Restaurant DividedIt was father versus son at Michael’s Porthole in Oceanside, N.Y., when Rocco DiSpirito entered the restaurant for the first time. Specializing in seafood, this waterfront eatery was on the brink of closure after a series of devastating accidents and natural tragedies, and while owner Mike Rodonis Sr. was committed to making its fish-focused menu work long-term, his son, Mike Rodonis Jr., who is also the chef at the restaurant, believed that a brand-new Italian concept was needed to jump-start the restaurant’s profitability. Rocco had no choice but to divided the space and pursue both ideas before ultimately determining which offered the greatest opportunity for lasting success.

Working with his Restaurant Divided team, Rocco transformed one half of the interior of Michael’s Porthole into Mike Jr.’s Il Portello, serving Italian-inspired appetizers, and converted the other half into Mike Sr.’s Canal House Grill, a made-over version of the existing restaurant. Rocco helped both guys tweak their menus to be both business-smart and appealing to customers, then the father and son served separate meals to customers and critics alike. After considering both business’ viability and hearing from diners, Rocco announced that the concept of Il Portello is stronger.

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#TBT: Sandra Lee

by in Food Network Chef, December 5th, 2013

Sandra LeeIt’s Thursday, and while that means everyone is just one day away from the weekend, it also means it’s time to throw back — to an earlier period in Food Network’s history. Check back on FN Dish every Thursday to find the latest #tbt of your favorite chefs and get a retro look at their earliest days on TV.

With nearly a decade’s worth of experience on Food Network, Sandra Lee knows the ins and outs of food television and what it takes to be successful on air. She’s managed to find the sweet spot in which she’s not only cooking tried-and-true quality recipes, but doing so in an approachable way that teaches fans and inspires them to get in the kitchen as well.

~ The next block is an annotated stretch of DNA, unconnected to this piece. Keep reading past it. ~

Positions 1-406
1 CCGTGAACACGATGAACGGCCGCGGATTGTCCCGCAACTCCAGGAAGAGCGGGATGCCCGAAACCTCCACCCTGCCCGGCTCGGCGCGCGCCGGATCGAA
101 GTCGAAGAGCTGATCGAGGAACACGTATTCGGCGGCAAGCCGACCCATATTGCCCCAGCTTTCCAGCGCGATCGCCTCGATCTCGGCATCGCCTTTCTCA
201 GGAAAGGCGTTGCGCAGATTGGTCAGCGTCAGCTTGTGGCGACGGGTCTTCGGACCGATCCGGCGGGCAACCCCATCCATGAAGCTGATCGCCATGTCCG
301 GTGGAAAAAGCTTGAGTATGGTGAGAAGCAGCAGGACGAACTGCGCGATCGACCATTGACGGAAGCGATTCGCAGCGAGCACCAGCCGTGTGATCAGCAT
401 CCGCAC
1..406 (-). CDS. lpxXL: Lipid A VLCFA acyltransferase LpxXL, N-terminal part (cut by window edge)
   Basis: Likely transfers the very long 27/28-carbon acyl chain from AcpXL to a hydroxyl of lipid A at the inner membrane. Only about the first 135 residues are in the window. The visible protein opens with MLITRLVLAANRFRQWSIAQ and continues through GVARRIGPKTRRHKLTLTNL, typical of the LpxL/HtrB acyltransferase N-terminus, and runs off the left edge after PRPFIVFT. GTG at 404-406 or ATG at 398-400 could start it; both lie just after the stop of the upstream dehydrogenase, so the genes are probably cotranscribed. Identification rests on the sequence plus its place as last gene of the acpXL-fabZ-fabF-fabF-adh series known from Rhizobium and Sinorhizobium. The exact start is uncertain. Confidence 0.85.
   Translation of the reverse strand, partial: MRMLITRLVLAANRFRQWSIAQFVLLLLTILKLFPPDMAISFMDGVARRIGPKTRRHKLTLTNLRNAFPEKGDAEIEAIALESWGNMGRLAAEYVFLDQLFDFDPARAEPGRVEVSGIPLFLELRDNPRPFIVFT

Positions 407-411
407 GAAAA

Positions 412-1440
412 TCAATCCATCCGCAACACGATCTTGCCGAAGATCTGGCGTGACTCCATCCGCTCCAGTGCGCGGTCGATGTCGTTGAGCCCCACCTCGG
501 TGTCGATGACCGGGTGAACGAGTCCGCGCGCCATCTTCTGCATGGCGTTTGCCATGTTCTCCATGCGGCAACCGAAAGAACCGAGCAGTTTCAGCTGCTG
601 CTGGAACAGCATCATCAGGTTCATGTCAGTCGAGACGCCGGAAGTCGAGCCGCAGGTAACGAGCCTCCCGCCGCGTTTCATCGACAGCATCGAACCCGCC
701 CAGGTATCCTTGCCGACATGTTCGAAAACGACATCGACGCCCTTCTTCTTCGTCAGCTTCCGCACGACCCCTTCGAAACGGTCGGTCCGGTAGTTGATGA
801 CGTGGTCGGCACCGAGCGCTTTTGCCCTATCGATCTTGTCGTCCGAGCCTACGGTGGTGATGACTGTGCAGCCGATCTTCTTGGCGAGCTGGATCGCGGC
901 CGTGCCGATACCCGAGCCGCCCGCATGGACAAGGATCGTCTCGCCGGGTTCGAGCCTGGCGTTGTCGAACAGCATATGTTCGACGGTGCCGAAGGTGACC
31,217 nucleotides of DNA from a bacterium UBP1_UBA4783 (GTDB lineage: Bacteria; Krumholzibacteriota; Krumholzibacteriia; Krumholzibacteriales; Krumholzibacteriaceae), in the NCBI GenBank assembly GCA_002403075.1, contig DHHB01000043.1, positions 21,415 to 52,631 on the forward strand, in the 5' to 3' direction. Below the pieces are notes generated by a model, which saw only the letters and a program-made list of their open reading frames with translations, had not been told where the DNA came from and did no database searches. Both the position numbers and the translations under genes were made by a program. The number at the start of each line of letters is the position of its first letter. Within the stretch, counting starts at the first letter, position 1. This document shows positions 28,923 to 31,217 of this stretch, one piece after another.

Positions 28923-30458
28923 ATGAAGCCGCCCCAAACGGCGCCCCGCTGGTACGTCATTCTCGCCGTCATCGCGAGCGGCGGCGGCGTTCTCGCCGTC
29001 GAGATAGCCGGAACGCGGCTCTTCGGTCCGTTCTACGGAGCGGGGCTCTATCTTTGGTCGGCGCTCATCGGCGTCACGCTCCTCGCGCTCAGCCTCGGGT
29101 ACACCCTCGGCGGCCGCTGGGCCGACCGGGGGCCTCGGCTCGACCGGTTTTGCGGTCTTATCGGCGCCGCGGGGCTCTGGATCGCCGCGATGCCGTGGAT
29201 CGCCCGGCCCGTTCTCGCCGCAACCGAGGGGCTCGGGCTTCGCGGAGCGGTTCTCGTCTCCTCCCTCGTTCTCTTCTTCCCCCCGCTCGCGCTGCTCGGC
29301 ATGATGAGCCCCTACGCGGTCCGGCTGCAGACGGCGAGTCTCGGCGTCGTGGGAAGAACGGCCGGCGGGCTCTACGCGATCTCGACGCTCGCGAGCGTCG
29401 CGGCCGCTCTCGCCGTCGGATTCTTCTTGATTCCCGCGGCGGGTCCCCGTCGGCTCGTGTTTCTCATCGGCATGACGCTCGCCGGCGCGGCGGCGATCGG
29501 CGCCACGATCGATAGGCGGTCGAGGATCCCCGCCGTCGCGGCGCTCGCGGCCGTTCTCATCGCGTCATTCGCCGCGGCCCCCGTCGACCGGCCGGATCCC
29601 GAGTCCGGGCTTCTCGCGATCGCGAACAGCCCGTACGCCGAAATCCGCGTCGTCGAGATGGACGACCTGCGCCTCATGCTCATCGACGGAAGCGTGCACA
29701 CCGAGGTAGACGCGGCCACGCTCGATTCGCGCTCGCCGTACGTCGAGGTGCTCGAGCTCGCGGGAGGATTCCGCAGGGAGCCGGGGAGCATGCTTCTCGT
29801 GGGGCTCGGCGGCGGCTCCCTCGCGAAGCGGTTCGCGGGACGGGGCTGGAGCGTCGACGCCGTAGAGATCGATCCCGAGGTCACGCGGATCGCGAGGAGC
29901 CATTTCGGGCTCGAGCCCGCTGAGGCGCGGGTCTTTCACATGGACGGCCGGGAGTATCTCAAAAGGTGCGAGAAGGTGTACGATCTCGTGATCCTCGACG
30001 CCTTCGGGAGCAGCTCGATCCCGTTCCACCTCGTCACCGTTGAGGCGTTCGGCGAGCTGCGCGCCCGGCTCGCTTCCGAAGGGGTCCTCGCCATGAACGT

Sandra has hosted several series on Food Network, and each furthers her commitment to easy, family-friendly recipes that everyday home cooks can tackle. She’s a firm believer in the semi-homemade concept of cooking — the notion that store-bought products can be used alongside fresh ingredients to create home-style dishes — and the idea even inspired one of her first shows, Semi-Homemade Cooking with Sandra Lee. Every week she’d introduce dishes like Teriyaki Salmon Strips and 5-Bean Chili that combined simple shortcuts, like prepared teriyaki sauce and chili seasoning mix, respectively, with fresh goods, so that viewers could not only put food on the table quickly, but feel good about what they were serving as well.

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Restaurant Revisited: Unfixable Family at Mike La Susa’s Italian Restaurant

by in Shows, December 4th, 2013

Restaurant: ImpossibleIt didn’t take long for Robert Irvine to realize he was facing two missions at Mike La Susa’s Italian Restaurant in Oak Creek, Wis. Not only was he to overhaul the decor and reinvent the menu, but he also had to contend with the family, owners Patrick and Mary, plus their son, Mike. This trio was barely able to communicate with each other when Robert arrived, and it was up to him to attempt to see to the root of their problems while working with his Restaurant: Impossible team to transform the failing eatery into a welcoming, comfortable space. With a budget of only $10,000 and just two days to institute changes, Robert ultimately reopened Mike La Susa’s to a crowd of customers. Read on below for an exclusive update on how the restaurant is doing today.

Mike is enjoying the updated menu, although business has struggled a bit since the transformation, as the changes in the list of offerings have been difficult for longtime customers to accept. He’s still the main cook, and he is planning to eventually add some of the original dishes back to the menu.

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Best 5 Hot Cocoa Recipes

by in Drinks, Recipes, December 4th, 2013

Hot CocoaNo matter how chilly and snowy it may get this winter, there will be no better way to warm up than with a comforting cup of creamy hot cocoa. This seasonal favorite is a timeless childhood treat, but that doesn’t mean grownups can’t indulge as well. Whether you stick with a classic recipe for rich hot chocolate, opt for a generous topping of marshmallows or prefer to add extra flavors, like spices, peppermint or liqueurs, making this sweet treat is simple and, perhaps best of all, fast. Check out Food Network’s top-five recipes for hot cocoa below from some of your favorite chefs, like Alton, Giada and Sandra, to find their traditional and classic versions of this tried-and-true drink.